BATON ROUGE, La. (AP) — The head of Louisiana's prison system says politics isn't a factor in the state's refusal to install air conditioning on death row, even though a lawsuit over the facility's heat levels already has cost taxpayers more than $1 million.

Jimmy LeBlanc, the state's corrections secretary, attended a hearing Wednesday in federal court on whether the state is adequately protecting three death row inmates from dangerous heat and humidity levels.

During an interview, LeBlanc said air conditioning death row could open an expensive "Pandora's box" while his department is facing deep budget cuts.

The state insists cold showers, ice and fans are adequately protecting the inmates who sued LeBlanc's department three years ago.

The inmates' attorneys disagree. They're urging a federal judge to reconsider air conditioning as a requirement on death row.


BATON ROUGE, La. (AP) — A federal judge is set to hear testimony on whether Louisiana prison officials are adequately protecting death-row inmates from dangerous heat and humidity levels in a facility where the state refuses to install air conditioning.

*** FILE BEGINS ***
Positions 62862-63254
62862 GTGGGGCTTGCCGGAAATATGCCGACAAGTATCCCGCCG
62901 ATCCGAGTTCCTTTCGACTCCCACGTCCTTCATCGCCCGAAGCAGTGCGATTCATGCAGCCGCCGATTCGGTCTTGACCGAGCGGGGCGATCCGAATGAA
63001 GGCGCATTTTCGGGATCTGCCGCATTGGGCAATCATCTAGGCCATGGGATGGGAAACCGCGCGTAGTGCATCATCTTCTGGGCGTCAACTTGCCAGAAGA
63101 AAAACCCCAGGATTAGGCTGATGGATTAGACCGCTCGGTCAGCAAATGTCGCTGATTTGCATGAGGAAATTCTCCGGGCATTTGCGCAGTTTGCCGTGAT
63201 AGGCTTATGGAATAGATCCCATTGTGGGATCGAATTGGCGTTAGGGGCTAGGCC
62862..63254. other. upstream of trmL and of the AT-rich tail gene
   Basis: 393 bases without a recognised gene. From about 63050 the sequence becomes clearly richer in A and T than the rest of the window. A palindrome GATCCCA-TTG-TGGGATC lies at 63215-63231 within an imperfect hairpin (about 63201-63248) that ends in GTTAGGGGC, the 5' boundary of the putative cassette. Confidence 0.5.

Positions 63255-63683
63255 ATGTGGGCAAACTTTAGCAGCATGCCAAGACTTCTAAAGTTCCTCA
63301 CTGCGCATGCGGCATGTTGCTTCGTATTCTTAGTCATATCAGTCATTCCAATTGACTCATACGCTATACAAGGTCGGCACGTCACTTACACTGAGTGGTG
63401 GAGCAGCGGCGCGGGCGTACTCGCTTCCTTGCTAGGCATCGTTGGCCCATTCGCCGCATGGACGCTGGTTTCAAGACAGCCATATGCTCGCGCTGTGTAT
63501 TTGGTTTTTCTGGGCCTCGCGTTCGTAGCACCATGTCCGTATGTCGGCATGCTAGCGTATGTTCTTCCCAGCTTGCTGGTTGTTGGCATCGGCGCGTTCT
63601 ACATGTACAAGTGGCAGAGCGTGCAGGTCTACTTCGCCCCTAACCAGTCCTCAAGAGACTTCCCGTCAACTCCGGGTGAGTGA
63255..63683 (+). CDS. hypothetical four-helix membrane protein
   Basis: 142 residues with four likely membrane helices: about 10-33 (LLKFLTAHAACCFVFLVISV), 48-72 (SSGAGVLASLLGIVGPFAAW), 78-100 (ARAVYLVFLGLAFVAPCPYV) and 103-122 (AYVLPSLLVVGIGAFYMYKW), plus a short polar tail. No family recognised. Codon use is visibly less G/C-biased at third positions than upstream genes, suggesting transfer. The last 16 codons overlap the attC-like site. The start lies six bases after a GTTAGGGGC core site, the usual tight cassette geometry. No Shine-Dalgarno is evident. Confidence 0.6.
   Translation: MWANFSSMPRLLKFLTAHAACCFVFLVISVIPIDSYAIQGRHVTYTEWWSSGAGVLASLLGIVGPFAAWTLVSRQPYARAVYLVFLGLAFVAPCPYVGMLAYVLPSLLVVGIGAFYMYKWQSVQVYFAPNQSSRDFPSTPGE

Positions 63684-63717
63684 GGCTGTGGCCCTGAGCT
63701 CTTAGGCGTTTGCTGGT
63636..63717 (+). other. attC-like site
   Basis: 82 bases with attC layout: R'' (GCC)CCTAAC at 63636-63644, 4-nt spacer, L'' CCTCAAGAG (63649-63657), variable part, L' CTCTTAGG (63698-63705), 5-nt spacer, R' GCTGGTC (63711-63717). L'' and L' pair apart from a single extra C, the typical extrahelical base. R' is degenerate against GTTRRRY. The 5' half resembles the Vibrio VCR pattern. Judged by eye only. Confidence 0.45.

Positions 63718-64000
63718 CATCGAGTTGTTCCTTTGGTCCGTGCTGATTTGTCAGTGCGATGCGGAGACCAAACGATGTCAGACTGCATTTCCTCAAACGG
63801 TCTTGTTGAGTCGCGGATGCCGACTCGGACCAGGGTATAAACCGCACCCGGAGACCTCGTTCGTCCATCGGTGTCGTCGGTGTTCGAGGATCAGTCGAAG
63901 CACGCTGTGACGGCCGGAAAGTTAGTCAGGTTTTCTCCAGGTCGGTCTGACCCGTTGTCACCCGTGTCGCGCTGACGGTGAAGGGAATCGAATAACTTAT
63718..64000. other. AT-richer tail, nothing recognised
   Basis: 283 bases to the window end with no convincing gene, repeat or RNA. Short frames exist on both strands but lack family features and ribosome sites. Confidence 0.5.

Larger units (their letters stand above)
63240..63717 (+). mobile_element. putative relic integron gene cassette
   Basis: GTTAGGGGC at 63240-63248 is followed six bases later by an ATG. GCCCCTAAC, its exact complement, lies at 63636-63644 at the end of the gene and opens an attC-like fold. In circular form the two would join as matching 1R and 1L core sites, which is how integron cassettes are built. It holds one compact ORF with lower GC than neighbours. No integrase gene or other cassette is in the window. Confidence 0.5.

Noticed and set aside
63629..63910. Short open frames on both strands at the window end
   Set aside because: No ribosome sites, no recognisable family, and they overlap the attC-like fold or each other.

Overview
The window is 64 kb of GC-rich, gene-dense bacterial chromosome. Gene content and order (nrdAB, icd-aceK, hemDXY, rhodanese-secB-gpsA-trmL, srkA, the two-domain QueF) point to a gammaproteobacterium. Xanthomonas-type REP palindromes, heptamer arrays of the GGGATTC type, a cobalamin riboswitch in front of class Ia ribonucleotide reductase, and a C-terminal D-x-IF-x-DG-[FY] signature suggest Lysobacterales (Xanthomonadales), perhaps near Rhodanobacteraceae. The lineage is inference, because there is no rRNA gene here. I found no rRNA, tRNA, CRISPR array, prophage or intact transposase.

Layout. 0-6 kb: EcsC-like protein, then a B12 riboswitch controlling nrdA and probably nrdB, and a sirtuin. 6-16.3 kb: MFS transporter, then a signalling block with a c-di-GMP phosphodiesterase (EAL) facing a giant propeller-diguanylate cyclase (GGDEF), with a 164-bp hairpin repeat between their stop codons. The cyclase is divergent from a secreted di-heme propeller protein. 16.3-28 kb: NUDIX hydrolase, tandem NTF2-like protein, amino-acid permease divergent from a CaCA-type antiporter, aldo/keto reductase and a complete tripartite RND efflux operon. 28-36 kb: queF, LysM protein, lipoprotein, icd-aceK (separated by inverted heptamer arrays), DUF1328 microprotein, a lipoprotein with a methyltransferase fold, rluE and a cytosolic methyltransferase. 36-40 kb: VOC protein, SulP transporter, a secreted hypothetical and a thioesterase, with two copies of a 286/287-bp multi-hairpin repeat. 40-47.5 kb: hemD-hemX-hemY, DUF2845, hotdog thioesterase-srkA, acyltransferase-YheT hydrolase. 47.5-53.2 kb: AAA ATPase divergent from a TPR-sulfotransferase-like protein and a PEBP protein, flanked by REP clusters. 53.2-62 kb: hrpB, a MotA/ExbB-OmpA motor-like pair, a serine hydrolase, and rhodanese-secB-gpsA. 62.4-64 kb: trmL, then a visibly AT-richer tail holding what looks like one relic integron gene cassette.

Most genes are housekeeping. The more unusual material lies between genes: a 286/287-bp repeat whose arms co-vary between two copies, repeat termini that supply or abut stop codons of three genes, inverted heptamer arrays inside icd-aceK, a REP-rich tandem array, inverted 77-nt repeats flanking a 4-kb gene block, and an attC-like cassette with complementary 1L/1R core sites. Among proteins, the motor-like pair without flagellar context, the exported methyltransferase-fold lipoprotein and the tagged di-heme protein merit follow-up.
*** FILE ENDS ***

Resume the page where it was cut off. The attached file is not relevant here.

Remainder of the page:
Three death-row inmates who sued three years ago over the sweltering conditions in their cells at Louisiana State Penitentiary at Angola are expected to attend Wednesday's hearing in U.S. District Judge Brian Jackson's courtroom.

Jackson ruled more than two years ago that Louisiana imposes unconstitutionally cruel and unusual punishment once the heat index on death row exceeds 88 degrees.

The state insists its current heat remediation measures — cold showers, ice chests and fans — are adequately protecting the plaintiffs.

The inmates' attorneys disagree and are urging Jackson to reconsider air conditioning as a requirement.


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